I have been getting email after email asking me to explain about the school, teaching or my students. In an attempt to capture what a typical day looks like I am writing this blog. I hope it gives you all a good idea of what is going on down here in the school!
The doors are painted bright colors, the rooms are decorated; there is lined paper and broken pencils everywhere. School has officially begun in Jubilee and it is impossible to miss the blue clad children coming in droves to the school. Every morning the teachers arrive early to do some last minute plans and preparations. Class begins with a whirlwind rush and mundane repetitions of flashcard letters and picking out vowels. But the kids are learning and smile every time they can name that letter, or pick out that sound. There is an excitement in the air that surpasses the smell of freshly sharpened pencils. Every hour the bell rings and classes shuffle. Math, English, Music, Bible, French, Science, History, you name it and they cover it. I begin my morning teaching a kindergarden English class. Truthfully it is extremely intimidating because we are learning how to read and some of the stuff we talk about I have to teach myself or ask another teacher to explain it to me before I can teach it. Blended sounds and short and long vowels… seriously? I had to do flashcards with Tia before school started so I could learn to say the sounds of the letters and not the letters themselves. M says mmmmm not EM. Weird right? So we are learning together. Thankfully I have an amazing translator, Rudolph, who is great with the kids and speaks fluent English. He also tutors me during school so I can learn words and commands for the kids. It is a slower process than I would like but any learning is progress.
At 9 o’clock the bell rings and classes switch again. I move to my pre-k room where I spend the remainder of the day. We are learning colors, numbers, shapes and next week we begin our letters. I have 11 kids in my class: Dordijina, Simon, Magdala (whose real name is Angela but she doesn’t know that) Joseberline, Chedline, Cherlanda, Deudson, Besiana, Youvendjy, Widlene, and Sisinio, who has been sick all week. This week we are working on a “God made me” booklet. One page is their handprints and footprints and though all the kids were in socks and shoes, their feet were dirty and so out pages are green and brown footprints. I wouldn’t have it any other way. Many of the worksheets here are homemade so planning time is time consuming 😛 but then they can be specially tailored to the kids levels. The ABeka material is awesome and I am excited to be able to use their worksheets and projects. We begin with Alexander the Alligator to introduce the letter A next week.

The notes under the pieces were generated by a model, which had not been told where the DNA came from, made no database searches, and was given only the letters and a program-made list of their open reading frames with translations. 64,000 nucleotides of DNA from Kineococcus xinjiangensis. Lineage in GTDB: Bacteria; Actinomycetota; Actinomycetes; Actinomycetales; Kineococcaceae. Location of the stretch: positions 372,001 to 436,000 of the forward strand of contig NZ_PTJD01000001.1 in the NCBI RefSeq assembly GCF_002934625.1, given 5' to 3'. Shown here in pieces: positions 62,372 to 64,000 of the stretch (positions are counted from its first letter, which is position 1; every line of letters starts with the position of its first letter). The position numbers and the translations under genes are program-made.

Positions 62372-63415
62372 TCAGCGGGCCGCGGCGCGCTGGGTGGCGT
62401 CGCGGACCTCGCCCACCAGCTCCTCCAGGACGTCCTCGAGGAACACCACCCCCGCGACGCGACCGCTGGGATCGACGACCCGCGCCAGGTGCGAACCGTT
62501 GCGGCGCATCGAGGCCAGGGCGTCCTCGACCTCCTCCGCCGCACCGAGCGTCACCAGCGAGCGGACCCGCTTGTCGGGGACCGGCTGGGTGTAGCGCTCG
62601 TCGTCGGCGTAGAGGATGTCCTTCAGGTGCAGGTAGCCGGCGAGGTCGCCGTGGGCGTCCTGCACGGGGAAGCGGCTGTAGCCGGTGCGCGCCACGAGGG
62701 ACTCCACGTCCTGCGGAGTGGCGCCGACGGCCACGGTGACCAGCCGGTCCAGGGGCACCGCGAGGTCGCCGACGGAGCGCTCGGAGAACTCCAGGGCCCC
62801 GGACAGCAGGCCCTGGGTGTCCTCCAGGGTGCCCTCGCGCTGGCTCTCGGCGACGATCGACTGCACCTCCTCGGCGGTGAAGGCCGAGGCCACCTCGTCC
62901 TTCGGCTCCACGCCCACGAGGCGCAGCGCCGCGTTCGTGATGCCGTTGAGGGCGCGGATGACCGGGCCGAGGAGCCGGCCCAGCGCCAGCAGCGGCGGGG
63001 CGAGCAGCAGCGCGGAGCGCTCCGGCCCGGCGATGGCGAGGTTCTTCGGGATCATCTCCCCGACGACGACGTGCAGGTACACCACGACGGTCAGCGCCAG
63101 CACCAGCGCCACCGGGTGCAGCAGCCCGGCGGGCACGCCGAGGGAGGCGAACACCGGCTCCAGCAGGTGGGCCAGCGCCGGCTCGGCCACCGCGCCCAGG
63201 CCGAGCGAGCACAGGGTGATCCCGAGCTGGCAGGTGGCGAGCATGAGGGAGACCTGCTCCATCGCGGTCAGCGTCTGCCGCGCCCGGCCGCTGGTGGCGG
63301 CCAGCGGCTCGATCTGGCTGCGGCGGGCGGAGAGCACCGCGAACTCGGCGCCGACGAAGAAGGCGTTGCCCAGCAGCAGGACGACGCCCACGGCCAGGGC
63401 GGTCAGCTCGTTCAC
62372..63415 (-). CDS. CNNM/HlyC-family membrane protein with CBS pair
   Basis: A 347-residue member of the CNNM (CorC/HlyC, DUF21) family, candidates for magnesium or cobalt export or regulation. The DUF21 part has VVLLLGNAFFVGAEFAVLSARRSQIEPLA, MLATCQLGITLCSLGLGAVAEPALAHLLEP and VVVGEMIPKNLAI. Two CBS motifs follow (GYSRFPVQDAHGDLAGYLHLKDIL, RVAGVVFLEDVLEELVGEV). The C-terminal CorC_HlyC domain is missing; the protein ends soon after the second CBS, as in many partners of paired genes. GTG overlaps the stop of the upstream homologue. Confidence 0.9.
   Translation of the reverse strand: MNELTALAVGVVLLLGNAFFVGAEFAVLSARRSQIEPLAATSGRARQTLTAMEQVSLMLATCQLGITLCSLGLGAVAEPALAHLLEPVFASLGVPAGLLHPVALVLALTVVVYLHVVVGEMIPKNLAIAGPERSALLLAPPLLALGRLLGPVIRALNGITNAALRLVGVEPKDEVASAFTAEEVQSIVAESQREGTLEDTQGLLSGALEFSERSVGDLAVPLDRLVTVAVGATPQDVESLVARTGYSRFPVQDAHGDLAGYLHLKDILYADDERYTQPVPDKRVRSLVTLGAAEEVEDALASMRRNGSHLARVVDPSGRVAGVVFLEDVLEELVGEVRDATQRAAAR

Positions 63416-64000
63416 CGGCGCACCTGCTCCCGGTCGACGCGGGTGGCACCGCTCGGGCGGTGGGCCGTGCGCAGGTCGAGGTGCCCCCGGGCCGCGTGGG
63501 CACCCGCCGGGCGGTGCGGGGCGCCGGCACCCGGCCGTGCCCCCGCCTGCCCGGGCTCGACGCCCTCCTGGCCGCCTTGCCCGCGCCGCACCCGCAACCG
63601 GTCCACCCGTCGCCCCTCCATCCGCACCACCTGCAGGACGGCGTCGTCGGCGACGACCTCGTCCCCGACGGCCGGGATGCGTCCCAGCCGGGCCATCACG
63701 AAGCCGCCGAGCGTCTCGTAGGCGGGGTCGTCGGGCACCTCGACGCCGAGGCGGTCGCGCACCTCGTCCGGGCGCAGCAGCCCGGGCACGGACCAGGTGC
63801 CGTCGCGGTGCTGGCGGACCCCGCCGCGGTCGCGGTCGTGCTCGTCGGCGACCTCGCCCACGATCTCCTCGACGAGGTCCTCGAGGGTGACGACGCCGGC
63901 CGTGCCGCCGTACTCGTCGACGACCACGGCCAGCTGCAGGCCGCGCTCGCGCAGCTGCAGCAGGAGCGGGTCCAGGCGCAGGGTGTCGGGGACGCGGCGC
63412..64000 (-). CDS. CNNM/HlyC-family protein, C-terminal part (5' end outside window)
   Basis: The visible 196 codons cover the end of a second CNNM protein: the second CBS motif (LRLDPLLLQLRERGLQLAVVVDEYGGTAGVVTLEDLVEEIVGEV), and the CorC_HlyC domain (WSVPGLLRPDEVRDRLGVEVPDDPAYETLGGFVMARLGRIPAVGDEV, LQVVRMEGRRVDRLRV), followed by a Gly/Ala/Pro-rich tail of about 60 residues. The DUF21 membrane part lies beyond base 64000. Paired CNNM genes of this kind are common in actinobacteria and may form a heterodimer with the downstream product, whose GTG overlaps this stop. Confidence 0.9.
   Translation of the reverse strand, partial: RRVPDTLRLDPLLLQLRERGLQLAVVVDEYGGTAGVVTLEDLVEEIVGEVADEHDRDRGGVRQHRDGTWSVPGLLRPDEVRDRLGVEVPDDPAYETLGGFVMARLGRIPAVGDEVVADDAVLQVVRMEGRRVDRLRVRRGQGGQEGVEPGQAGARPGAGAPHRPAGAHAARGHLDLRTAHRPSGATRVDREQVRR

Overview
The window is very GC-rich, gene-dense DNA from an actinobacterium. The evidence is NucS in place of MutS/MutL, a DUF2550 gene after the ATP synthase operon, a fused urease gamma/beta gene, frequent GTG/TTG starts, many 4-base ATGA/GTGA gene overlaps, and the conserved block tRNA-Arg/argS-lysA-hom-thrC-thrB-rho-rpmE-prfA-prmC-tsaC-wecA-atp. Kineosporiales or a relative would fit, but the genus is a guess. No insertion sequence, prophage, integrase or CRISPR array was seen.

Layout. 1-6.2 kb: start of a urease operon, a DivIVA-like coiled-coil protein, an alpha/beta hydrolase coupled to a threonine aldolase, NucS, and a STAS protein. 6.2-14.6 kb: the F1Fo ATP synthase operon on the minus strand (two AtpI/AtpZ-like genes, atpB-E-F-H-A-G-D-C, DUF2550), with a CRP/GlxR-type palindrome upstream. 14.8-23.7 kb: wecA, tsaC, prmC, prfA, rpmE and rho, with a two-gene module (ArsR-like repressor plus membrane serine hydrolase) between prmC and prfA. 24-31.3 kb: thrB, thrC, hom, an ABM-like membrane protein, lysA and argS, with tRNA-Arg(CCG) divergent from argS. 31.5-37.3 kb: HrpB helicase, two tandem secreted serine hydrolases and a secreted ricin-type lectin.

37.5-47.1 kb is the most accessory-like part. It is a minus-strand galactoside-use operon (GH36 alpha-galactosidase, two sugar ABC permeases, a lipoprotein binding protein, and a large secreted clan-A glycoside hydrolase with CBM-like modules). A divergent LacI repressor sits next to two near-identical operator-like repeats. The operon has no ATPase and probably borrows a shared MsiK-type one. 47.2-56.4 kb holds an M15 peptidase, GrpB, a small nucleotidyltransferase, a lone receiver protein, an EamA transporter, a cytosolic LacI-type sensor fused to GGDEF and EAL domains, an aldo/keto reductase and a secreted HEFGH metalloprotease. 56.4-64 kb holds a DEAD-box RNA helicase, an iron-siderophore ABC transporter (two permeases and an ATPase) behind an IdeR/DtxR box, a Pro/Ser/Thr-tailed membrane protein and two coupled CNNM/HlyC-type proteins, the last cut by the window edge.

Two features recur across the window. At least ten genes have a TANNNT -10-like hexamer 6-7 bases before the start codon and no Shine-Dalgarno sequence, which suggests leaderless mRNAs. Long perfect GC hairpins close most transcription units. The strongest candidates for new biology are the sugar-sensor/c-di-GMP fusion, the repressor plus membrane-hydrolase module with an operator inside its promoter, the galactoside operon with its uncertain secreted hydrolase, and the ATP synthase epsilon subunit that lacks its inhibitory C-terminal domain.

By noon the kids and I are wore out. We only do half day classes here so at noon my kids get lunch, grab their backpacks and head home. After a quick clean up I run upstairs to catch some zzz’s with Youvendjy during my lunch break. My afternoon is slow becauseI don’t have any other classes. I have a planning hour and then an hour of tutoring before the final bell rings at 3:30 and everyone rushing out of the doors. Usually during my planning hour my good buddy Mono will bring his backpack and homework and we do it together while I cut out pages and make worksheets for the next days class. By 5 my backpack is packed and ready, and we all begin the trek to the market to hitch a ride home on a moto.
This is a slow paced life; we live on island time. School is no different. I am learning not to always fight it. My American mentality isn’t always the best way, surprise April. Slow and steady. The tempo is more leisurely than I would have it, but it works for this community. It works for this place. The kids are learning. The material is being covered. Mono is reading and writing in English. Simon could trace his numbers. Youvendjy counted to 9 in English, not right mind you, but still he was counting. In English. It was big. They’re learning and I get to be part of it. Thank the Lord.